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This is not a peace deal: thoughts on Trump’s ‘Deal of the Century’

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on 12 Comments

The following first appeared as a thread on Tareq Baconi’s Twitter timeline:

Broad thoughts on Trump’s plan, while awaiting the details:

1. Palestinian absence from negotiations that shape their fate is nothing new. With the expulsion of the PLO mission from DC, this is a contemporary manifestation of pre-Oslo American-Israeli dealings to design Palestinian autonomy. (Also of past colonial practices).

2. This is not a peace deal, it’s an Israeli domestic political ploy and a battle within Israel’s right. Should sovereignty be asserted in the West Bank? How many Palestinians should be made citizens? The incompatibility between Israel’s proclaimed democracy and Jewishness is at its starkest.

3. But the plan is also more than that. It’s the post-Oslo blueprint that hopes to distract international/local stakeholders in interminable legal/political battles as they pursue the specter of peace, while colonization of Palestinian lands continues apace.

4. Nothing changes on the ground as the one-state reality gets entrenched. Palestinians have been living in de facto annexation for years. A collective shrug (many responses I’m getting) is understandable. This is the expected outcome of a process rooted in offering a façade of peace.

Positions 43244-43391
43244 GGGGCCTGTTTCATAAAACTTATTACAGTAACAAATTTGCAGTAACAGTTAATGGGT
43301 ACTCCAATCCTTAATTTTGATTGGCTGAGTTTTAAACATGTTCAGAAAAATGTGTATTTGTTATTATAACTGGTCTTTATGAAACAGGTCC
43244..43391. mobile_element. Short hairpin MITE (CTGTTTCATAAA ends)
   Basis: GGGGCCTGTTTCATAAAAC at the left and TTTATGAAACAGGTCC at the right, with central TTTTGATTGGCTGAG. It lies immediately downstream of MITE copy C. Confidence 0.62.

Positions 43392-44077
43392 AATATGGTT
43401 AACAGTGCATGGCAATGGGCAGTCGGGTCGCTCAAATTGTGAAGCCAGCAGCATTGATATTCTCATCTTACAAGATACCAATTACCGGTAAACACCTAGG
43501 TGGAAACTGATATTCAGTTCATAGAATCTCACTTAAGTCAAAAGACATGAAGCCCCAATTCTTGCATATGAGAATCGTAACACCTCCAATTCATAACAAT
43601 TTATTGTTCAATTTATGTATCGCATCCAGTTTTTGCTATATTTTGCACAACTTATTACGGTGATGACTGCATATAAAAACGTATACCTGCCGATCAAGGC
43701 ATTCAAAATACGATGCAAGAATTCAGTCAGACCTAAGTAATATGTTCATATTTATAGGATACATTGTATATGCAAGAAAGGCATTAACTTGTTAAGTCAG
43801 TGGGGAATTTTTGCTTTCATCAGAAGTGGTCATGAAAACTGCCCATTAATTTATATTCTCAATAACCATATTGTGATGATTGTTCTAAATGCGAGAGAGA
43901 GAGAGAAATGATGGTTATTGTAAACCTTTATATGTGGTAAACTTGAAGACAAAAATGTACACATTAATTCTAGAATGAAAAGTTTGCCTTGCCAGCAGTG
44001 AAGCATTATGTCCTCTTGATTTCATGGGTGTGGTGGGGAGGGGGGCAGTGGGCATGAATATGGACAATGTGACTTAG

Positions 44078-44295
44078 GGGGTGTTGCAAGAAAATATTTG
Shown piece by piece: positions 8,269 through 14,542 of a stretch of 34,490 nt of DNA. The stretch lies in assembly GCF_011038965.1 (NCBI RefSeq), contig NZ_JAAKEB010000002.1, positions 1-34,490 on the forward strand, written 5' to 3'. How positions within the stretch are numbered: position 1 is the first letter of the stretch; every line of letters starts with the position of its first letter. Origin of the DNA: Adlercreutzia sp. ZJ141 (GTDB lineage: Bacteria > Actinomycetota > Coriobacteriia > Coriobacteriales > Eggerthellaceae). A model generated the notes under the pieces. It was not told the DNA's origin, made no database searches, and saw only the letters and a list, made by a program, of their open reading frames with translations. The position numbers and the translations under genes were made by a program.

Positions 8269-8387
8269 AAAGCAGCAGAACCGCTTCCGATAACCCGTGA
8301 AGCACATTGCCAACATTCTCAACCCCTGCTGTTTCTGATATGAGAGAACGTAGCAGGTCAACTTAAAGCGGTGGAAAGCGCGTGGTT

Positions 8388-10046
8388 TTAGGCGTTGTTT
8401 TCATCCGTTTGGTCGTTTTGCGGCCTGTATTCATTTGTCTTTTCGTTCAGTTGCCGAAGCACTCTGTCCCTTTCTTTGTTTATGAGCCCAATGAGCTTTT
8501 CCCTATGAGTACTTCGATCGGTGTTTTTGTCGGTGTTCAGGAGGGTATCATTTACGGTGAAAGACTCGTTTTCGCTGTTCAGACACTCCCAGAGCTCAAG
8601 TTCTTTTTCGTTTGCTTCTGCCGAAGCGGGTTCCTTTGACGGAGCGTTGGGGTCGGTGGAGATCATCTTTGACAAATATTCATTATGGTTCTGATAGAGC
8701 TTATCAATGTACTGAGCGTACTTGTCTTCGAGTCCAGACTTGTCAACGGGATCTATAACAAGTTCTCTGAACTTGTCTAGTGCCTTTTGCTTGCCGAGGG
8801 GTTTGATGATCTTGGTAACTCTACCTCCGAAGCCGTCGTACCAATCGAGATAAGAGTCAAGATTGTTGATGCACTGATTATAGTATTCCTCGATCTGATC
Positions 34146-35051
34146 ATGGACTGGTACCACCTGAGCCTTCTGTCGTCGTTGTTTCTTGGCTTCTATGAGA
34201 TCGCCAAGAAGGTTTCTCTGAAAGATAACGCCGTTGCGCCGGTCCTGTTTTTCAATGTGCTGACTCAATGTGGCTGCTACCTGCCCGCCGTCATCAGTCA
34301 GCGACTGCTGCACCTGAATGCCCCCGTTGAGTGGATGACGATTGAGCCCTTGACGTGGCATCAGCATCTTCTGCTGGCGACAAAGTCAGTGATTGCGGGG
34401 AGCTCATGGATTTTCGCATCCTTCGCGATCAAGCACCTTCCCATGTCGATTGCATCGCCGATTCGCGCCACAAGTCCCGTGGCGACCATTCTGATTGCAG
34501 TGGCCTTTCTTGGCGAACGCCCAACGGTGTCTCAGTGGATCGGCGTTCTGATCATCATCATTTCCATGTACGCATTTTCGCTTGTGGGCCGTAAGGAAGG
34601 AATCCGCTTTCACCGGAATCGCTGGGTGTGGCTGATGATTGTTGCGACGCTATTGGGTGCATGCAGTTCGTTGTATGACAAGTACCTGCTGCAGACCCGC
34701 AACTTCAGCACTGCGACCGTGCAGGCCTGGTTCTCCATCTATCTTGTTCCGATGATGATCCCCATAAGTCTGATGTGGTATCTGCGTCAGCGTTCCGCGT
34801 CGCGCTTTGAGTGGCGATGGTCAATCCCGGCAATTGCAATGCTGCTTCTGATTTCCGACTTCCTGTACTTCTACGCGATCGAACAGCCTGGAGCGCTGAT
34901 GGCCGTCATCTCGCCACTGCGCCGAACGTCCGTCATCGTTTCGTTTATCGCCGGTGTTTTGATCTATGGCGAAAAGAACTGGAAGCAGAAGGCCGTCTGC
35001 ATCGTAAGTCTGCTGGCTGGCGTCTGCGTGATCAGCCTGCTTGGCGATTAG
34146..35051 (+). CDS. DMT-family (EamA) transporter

5. That façade is being revamped. “Facts on the ground” used to be settlements. In the Trump/Bibi version, it’s how much of the West Bank can be annexed – all of the Jordan valley, parts of Area C, all of Area C? The discrepancy between these positions will spin much analysis.

6. Instead of a collective shrug, protests, already planned, are also understandable. Palestinians are again witnessing nothing short of the reconfiguration of international plans to sustain their dispossession. Some have described it to me as a nakba, others as our time’s Balfour.

7. Where is Palestinian anger directed? Americans for moving even more explicitly in support of Israeli expansionism. Europeans for not effectively safeguarding the two-state-solution and for subsidizing the occupation. Arab countries for being too preoccupied with their domestic agendas.

8. Equally, at a leadership that continues to put its faith in false hopes. Trump’s plan, whatever it contains, raises serious questions about the PLO/PA role, their ability to resist such manipulations, and their disconnect from the people who long ago lost trust in their elite.

9. Would things have turned out differently if the Palestinian leadership did not play along all these years? This plan is an opportunity to answer this question and return to basics. Many Palestinians are not calling for piecemeal negotiations around parcels of land, but for fundamental rights.

10. Is this the moment when stakeholders move away from trying to define political formations, and focus instead on the values that must accompany any future in Israel/Palestine? How might people in Israel/Palestine and their global alliances lead that shift?

Tareq Baconi

Tareq Baconi is the Israel/Palestine and Economics of Conflict Analyst at the International Crisis Group, and author of "Hamas Contained: The Rise and Pacification of Palestinian Resistance."

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12 Responses

  1. brent on January 28, 2020, 12:02 pm